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Vic Chesnutt dies at 45; folk singer-songwriter

Chesnutt, who was paralyzed after a 1983 car crash, was known for creating poetic, melancholy music. He died from an intentional overdose of prescription muscle relaxants, a family spokesman said.

By Claire Noland

December 26, 2009

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Vic Chesnutt, a singer-songwriter of spare, idiosyncratic folk songs tinged with melancholy, died Christmas Day in Athens, Ga., after taking an overdose of prescription muscle relaxants, a family spokesman said. He was 45.

Chesnutt had been admitted to Athens Regional Medical Center on Wednesday and died surrounded by “devastated” friends and family, according to Jem Cohen, a filmmaker and friend who produced Chesnutt's 2007 album "North Star Deserter."

"This is not a story of a rock star being on heroin or even drinking themselves down," Cohen said Friday in an interview with The Times. "The real story here is about someone who struggled against amazingly difficult odds for many years and managed to transcend those odds with almost unparalleled productivity and creativity and power in his work."


FOR THE RECORD:
Vic Chesnutt obituary: The obituary of folk singer and songwriter Vic Chesnutt in Saturday's Section A misstated his date of birth. He was born Nov. 12, 1964, not Nov. 11. —



Paralyzed after a 1983 single-car accident when he was driving drunk at age 18, Chesnutt had limited use of his arms and hands but nonetheless carved out a career as a songwriter, singer and guitarist. He was discovered in the late-1980s by REM frontman Michael Stipe, who championed his early recordings, and he gained the respect of music critics and fellow musicians who were struck by his darkly humorous songs.

Chesnutt tackled death and mortality head-on in his lyrics, as in "It Is What It Is," from his new album "At the Cut."

"I don't worship anything, not gods that don't exist / I love my ancestors, but not ritually / I don't need stone altars to hedge my bet against the looming blackness / that is what it is."

In recent interviews he contemplated the challenges he faced as a wheelchair-using paraplegic with inadequate health insurance and mounting medical bills.

"I'm not too eloquent talking about these things," Chesnutt told The Times earlier this month. "I was making payments, but I can't anymore and I really have no idea what I'm going to do. It seems absurd they can charge this much. When I think about all this, it gets me so furious. I could die tomorrow because of other operations I need that I can't afford."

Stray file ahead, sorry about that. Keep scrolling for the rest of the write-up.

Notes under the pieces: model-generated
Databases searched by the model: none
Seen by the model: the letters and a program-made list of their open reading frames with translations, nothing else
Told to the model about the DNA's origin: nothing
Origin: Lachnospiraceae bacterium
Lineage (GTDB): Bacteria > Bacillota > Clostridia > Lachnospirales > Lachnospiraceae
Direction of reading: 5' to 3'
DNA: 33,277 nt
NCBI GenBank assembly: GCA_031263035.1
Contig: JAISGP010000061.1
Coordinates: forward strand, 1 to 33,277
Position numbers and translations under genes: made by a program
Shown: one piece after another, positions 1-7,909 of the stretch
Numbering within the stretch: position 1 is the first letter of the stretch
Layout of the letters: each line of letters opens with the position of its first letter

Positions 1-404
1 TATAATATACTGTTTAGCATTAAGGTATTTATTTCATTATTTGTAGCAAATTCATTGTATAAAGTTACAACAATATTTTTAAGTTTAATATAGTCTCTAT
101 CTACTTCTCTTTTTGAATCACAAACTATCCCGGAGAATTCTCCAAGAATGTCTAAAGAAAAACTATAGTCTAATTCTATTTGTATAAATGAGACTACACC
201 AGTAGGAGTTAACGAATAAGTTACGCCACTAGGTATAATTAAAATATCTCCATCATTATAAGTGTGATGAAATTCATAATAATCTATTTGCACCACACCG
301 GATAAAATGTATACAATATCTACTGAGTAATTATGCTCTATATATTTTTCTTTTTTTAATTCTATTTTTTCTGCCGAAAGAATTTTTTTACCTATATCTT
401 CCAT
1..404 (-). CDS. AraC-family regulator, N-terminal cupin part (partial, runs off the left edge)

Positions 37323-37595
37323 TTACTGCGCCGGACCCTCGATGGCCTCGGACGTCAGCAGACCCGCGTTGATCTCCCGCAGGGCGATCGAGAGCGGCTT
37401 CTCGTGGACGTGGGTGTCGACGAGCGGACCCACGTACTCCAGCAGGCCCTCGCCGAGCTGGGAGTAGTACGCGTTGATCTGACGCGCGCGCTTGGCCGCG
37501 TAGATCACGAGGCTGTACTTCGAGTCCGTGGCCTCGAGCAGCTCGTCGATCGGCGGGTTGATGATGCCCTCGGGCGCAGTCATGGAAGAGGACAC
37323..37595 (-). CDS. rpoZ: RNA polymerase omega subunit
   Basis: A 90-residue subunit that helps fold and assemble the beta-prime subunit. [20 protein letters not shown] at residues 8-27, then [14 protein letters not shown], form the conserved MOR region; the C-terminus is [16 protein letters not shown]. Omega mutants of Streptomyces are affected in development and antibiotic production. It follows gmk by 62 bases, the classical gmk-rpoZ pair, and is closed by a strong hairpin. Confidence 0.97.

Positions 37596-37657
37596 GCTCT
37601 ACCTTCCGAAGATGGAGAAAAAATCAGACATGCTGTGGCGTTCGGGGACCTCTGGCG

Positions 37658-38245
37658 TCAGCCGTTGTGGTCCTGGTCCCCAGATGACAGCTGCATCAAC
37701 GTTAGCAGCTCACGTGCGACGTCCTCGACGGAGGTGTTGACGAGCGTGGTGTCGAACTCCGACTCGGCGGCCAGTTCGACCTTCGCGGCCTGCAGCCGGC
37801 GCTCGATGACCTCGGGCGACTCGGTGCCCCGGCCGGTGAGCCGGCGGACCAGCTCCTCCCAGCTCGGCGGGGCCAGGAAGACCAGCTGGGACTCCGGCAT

A prolific musician with a high, plaintive voice who recorded raw, intensely poetic albums with a rock edge in quick succession and maintained a rigorous performance schedule, Chesnutt had appeared Dec. 1 at the Echoplex in Echo Park in support of "At the Cut."

In The Times interview, he called "Flirted With You All My Life," a song on the new album, "a suicide's breakup song with death."

"I've been a suicidal person all my life, and that song is me finally being, 'Screw you, death.' "

Born Nov. 11, 1964, in Jacksonville, Fla., Chesnutt grew up in Zebulon, Ga., where his grandfather taught him to play the guitar. After moving to Athens, Chesnutt began performing in clubs there and attracted the attention of Stipe, who produced his debut album, "Little," in 1988. The albums "West of Rome" and "Drunk" followed, paving the way for his major-label debut "About to Choke" in 1996.

That same year REM, the Smashing Pumpkins, Hootie and the Blowfish and others covered Chesnutt's songs for "Sweet Relief II: The Gravity of the Situation," an all-star tribute album that benefited the foundation that raises money to help pay uninsured musicians' medical bills.

Chesnutt's survivors include his wife, Tina Whatley Chesnutt, who played bass with him, and his sister, Lorinda Crane.

Services are pending. Information about memorial contributions will be posted at Constellation Records' website, http://cstrecords.com/.

claire.noland@latimes.com